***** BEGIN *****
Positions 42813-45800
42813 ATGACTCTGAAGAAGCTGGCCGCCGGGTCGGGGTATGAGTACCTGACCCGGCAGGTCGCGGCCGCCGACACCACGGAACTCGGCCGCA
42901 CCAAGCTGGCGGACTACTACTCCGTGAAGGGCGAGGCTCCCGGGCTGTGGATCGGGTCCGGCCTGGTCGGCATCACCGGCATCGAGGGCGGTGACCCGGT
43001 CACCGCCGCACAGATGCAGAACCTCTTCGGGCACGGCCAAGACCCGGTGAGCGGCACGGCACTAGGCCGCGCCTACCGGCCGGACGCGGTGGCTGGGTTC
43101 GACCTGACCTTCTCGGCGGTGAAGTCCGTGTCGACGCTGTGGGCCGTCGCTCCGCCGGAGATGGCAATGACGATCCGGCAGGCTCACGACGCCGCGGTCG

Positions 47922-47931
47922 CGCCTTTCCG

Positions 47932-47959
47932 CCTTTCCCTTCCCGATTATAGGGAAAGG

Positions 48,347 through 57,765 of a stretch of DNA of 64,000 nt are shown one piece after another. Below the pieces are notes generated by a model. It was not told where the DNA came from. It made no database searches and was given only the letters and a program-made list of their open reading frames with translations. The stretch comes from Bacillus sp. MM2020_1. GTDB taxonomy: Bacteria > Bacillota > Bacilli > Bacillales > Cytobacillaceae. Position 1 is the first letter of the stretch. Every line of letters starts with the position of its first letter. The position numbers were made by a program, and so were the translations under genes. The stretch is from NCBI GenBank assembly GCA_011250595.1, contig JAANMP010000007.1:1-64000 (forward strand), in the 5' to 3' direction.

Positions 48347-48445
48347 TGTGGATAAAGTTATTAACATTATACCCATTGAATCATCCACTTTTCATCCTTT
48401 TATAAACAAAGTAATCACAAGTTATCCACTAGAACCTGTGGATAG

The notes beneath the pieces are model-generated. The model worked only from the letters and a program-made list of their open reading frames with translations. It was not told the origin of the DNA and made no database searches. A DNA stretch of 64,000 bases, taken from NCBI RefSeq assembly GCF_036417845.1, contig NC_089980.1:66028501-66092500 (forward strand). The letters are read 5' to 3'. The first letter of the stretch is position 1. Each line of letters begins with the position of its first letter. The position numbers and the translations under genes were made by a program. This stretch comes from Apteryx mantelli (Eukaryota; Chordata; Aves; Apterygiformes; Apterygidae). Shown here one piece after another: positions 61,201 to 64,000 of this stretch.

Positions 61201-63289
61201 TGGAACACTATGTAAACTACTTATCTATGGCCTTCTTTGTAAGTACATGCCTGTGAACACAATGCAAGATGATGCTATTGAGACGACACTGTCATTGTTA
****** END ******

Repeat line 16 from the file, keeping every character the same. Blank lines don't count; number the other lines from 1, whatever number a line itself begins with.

61201 TGGAACACTATGTAAACTACTTATCTATGGCCTTCTTTGTAAGTACATGCCTGTGAACACAATGCAAGATGATGCTATTGAGACGACACTGTCATTGTTA